Pedacinhos do violão brasileiro


sessenta e oito clássicas

edited by C. Nelson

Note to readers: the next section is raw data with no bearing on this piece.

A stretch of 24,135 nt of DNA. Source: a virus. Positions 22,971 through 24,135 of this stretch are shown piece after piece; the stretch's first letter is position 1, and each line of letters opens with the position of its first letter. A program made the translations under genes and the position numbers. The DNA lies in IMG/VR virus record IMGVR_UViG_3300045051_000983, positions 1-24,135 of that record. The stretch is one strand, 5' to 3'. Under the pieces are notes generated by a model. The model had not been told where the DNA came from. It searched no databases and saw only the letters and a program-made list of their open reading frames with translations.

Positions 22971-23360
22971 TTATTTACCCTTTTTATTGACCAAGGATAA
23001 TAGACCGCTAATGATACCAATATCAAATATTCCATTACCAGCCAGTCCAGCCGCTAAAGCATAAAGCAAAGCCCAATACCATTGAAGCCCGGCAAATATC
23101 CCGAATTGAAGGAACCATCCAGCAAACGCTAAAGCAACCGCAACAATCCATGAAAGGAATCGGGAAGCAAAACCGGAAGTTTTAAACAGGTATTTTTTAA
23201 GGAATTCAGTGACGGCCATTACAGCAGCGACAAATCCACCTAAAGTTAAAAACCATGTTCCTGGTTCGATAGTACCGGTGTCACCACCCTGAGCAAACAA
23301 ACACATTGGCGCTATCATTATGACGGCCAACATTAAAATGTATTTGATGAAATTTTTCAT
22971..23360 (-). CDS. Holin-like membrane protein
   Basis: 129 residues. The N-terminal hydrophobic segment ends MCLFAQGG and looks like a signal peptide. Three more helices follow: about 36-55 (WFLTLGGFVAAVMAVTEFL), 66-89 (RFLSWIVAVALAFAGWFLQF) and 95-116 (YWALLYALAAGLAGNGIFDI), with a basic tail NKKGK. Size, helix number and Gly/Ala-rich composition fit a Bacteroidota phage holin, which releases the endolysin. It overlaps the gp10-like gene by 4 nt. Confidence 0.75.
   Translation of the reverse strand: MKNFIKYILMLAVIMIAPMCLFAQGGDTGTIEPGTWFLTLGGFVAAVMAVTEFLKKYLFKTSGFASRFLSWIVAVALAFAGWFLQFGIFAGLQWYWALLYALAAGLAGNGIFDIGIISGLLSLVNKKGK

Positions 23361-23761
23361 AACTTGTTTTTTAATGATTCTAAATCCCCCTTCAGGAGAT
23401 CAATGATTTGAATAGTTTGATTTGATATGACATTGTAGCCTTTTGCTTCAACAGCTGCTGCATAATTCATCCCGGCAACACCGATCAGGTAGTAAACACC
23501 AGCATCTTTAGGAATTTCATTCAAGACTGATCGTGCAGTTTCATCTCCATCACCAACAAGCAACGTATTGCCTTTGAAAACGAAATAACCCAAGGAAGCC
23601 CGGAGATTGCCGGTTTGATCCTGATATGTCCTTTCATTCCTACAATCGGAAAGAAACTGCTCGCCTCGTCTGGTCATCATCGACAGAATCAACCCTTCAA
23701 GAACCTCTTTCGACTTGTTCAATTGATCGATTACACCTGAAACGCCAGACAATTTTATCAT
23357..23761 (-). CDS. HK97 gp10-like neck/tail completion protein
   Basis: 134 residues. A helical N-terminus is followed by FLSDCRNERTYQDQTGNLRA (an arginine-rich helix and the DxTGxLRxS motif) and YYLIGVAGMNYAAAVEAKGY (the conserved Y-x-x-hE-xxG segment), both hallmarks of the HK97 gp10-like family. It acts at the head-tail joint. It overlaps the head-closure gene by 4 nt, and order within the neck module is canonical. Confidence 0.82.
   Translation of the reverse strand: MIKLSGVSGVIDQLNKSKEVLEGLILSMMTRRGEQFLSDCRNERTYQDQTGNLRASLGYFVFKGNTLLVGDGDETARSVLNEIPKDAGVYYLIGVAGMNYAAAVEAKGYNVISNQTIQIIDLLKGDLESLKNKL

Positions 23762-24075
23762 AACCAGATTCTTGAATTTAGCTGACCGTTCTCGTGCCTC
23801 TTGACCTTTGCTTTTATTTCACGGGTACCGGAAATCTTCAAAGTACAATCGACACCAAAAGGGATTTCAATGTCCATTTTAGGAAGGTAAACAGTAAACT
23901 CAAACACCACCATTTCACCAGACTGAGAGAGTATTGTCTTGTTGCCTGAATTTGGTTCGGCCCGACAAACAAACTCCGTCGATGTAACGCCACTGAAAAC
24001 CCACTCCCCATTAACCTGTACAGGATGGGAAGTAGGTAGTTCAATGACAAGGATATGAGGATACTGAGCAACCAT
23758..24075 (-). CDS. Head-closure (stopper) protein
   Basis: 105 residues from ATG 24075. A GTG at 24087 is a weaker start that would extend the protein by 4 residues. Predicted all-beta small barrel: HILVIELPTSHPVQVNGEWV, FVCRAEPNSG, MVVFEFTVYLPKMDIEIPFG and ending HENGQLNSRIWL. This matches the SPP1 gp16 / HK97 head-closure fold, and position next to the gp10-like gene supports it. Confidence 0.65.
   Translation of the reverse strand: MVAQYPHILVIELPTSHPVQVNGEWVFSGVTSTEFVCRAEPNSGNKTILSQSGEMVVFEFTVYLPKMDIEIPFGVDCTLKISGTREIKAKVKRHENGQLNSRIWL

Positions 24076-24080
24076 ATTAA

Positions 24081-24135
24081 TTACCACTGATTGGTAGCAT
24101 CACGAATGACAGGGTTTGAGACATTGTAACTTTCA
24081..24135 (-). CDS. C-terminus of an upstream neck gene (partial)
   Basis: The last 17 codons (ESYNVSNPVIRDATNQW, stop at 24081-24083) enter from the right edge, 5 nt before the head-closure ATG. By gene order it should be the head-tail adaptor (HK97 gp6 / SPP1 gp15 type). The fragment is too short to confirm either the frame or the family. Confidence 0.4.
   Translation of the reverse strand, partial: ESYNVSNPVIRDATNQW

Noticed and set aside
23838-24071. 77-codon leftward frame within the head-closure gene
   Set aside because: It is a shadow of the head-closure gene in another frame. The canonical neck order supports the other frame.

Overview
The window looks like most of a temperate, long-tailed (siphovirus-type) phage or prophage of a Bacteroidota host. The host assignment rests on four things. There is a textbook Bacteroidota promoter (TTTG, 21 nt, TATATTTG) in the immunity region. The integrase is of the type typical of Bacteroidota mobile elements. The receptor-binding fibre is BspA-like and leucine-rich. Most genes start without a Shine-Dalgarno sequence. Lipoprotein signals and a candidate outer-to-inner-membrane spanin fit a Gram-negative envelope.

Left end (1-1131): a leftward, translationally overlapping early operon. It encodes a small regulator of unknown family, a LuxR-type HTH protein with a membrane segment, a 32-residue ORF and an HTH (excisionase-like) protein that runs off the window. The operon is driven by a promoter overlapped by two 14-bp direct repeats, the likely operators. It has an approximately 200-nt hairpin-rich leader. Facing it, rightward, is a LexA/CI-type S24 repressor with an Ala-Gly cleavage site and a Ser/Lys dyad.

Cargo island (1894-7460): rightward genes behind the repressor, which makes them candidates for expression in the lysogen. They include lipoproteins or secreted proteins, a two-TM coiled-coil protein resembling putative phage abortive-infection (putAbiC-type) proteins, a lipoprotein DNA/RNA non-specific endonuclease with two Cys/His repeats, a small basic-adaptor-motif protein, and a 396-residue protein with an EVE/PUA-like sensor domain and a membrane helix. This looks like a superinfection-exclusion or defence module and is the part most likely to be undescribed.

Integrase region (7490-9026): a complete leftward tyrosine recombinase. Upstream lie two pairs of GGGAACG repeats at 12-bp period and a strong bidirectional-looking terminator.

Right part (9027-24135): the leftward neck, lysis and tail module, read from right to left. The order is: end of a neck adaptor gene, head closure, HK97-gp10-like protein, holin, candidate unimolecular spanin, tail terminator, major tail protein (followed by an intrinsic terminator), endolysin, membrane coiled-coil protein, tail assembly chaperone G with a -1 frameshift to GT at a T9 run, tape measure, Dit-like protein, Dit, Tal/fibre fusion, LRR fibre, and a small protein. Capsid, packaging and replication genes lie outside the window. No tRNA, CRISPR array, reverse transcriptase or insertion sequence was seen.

O violão brasileiro The pieces contained in this volume are edits from previously published sources. They represent neither original transcriptions nor arrangements on my part. Effort has been made in almost all cases to be meticulously accurate to the music in the original sources as cited for each piece. The question might arise as to why the effort to do this was made, especially in view of the fact that it violates the spirit if not the letter of the law against those who may hold copyrights on the source editions. One reason for producing such a volume is the classic “fake book” motivation – that of a “traveler’s encyclopedia” of musical ideas that can be transported compactly. More important, however, is that while the music in all the original sources at first seems to contain relatively few errors and to indicate reasonably accurately how a virtuoso might play it, it often seemed difficult to read and, in many cases, to play. Fingering and, in many cases, even basic notation soon appeared to be major problems. Errors in the latter ranged from pieces written using the wrong key signatures through innumerable errors in marking accidentals. An area of much editorial discretion is in the notation of repeats. One commonly finds repeats in music such as this to be physically reprinted at the point of the repeat. I think this is a bad idea for several reasons, among which are that it unnecessarily complicates the music and obscures its form. I have tried to avoid that. The result, however, occasionally has led to fairly complicated repeat instructions, particularly in some of the music of Baden Powell, whose German editions were an inspiration to me in this. Another lies in indications of note duration and voicing. These can be, and often are, written very arbitrarily. My approach usually is to try to represent duration accurately in cases such as when fingering does not permit an otherwise desirable sustain. The guitar, on the other hand, lends itself to sustains both intentional and otherwise. These can be confusing to read and tedious to play if they are notated explicitly. For this reason I sometimes show rests in voices which continue to sound, especially at the beginnings of measures. It is common to notate such passages by writing a note in a different voice sounded at the beginning of the measure as also appearing, simultaneously but usually with a different duration, in the “rested” or sustained voice. This, I feel, is an undesirable “shorthand” notation introducing a certain cognitive dissonance when, for example, a sustained bass note is written as also appearing as a 32nd in a syncopated treble line. I think it often better simply to show a rest in the syncopated line even if the effect may be that of a note sustained from a previous stroke. In many cases the attempt to represent note duration, especially in the case of notes not falling on a beat (e.g., a quarter note falling on an eighth interval between beats), can lead to elaborate sequences of notes tied to notes tied to notes. This can obscure reading, especially where multiple voices include notes to be newly fingered along with tied notes. In most cases I have taken the approach of writing notes for their full values regardless of their rhythmic placement, using rests as necessary to clarify timing. The ultimate objective of this volume has been to re-produce the music in a form more readable than that of its sources. Somewhat related to this is usage of language. I have attempted, apparently unlike the editors of some of the source volumes, to spell and, where appropriate, translate Portuguese names and titles correctly. My reference for this has been my understanding of contemporary Brazilian usage as reflected in the Novo Aurélio Século XXI dictionary and, especially for the spellings of names and titles, the excellent biography of Baden Powell by Dominque Dreyfus, O Violão Vadio de Baden Powell. In one vexing case, the excellent dictionary conflicts with almost all other sources, including this book. That is in the spelling of the name of Vinícius de Moraes (or Morais). As for musical instructions, rather than propagate the conventional Italian (“Dal Segno al Fine,” etc.), occasional English or rather elaborate German of the repeat instructions in the Tonos Darmstadt editions of Baden Powell, I have chosen to use the Portuguese native to the original sources of most of this music. Fingering, where shown, uses the convention of indicating fingers of the right hand by the first letters of their names – diminuto, anular, médio, índice and polegar. The little finger, commonly referred to in Portuguese as the “pequeno,” and rarely used in this music, is designated by “d,” for “diminuto,” to